Highlights of the Invention
The Three Dimensional Periodic Table (3DPT), depicts a novel rendition of the Periodic Table that replaces the flat rectangular format with a continuous unidirectional spiral that maintains all the properties of Group and Period formation. Comparisons may be made with similar models spanning the last three decades of the 20th century. In the chart form, this new rendition is referred to as the Elliptical Periodic Chart of the Elements. In the three-dimensional form, the model resembles a Christmas tree in shape with the 7 Periods represented as circular platforms situated at various levels with the elements placed appropriately at the outer edges of each of these platforms as a Period builds up. The elements may be represented as spherical objects or flat discs with radii proportionate to atomic radii (or reasonable approximations). Color schemes accentuate the four different Blocks of elements: the s-Block (green), the p-Block (blue, with the exception that the last Group is red signifying the end of a Period), d-Block (orange), and the f-Block (yellow). The grey section, called the Group-Period Interchange, is where the end of a particular Period connects to the beginning of the next Period, and, at the same time, transitions from Group 18 to Group 1.
A Brief Historical Background
The prototype for the BPSE was first devised in 1977 by Dr. Hinsdale Bernard. PhD and his students working at Northeastern College, Sangre Grande in the Republic of Trinidad and Tobago in the southern Caribbean. Eighteen years later Bernard’s son, Roald, challenged him to reconstruct the device while he was a freshman chemistry student at Cleveland State University (CSU) in Cleveland, Ohio.
Dr. Bernard then worked at CSU as an assistant professor in the College of Education. By 1999, working intermittently, Dr. Bernard completed a rough draft and contemplated pursuing a U. S. patent for his efforts. With the help of Patent Attorney Gregory Turocy of Law Firm Amin, Turocy & Calvin of Cleveland, Ohio (currently Turocy & Watson, LLP), and several revisions of the model, a patent application was submitted in November, 2003. At that time Dr. Bernard was an associate professor in the School of Education at Andrews University (AU), Berrien Springs, Michigan. The U.S. patent was awarded in November, 2007, while Dr. Bernard served as a professor in the Graduate Studies Division in the College of Health, Education and Professional Studies at The University of Tennessee at Chattanooga (UTC). Dr. Bernard acknowledges God’s providence in this long journey, nurtured by the continuous support of his wife Barbara, and children Ishara and Roald along with his wife, Hamdellia.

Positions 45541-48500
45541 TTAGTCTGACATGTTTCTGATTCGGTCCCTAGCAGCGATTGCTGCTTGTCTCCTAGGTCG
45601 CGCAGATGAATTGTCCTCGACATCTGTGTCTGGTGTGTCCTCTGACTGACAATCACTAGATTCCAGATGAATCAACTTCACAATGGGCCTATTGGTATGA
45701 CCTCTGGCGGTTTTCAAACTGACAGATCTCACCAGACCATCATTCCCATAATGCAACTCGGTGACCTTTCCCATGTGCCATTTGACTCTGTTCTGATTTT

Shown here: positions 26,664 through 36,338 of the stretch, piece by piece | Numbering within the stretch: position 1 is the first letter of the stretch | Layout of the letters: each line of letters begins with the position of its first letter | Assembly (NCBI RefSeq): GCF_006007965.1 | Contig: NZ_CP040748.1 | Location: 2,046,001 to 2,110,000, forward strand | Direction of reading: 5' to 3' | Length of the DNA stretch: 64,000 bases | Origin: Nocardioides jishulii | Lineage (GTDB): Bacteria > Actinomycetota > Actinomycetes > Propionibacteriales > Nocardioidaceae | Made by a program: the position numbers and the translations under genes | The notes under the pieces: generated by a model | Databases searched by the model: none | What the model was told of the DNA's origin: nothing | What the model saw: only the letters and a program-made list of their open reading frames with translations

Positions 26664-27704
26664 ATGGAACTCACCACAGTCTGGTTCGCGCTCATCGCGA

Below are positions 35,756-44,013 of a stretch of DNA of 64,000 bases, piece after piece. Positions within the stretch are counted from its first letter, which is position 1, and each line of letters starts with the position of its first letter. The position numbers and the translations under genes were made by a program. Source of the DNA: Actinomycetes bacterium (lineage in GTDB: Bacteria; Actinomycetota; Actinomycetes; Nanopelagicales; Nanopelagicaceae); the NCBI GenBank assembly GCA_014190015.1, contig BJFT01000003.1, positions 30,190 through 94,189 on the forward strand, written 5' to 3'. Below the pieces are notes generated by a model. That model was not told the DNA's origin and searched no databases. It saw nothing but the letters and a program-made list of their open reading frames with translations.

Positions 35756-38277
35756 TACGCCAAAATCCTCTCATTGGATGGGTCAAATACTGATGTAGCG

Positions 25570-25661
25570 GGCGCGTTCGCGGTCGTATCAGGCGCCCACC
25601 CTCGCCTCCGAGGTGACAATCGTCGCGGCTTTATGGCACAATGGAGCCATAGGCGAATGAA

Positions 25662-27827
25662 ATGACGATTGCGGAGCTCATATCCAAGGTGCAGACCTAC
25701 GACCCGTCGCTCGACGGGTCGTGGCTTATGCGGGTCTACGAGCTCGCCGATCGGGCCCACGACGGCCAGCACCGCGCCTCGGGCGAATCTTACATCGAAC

Dr. Bernard gained his PhD (1991) in educational administration with a cognate in research and statistics from Andrews University in Berrien Springs, Michigan. He also gained a Master of Arts (1984) in Education from the University of the Virgin Islands, and both a graduate Diploma in Education (1979) and a Bachelor of Science (1972) in Chemistry with Industrial Chemistry from The University of the West Indies, St. Augustine, Trinidad and Tobago. Dr. Bernard currently serves as Dalton Professor of Research Methodology in the doctoral program in Learning and Leadership in the School of Education, a unit of the College of Health, Education and Professional Studies at The University of Tennessee at Chattanooga. He is the founder and president of 3DPT Enterprises, LLC. The Company hopes to complete several models of the BPSE to cater to the needs of various learners and instructors.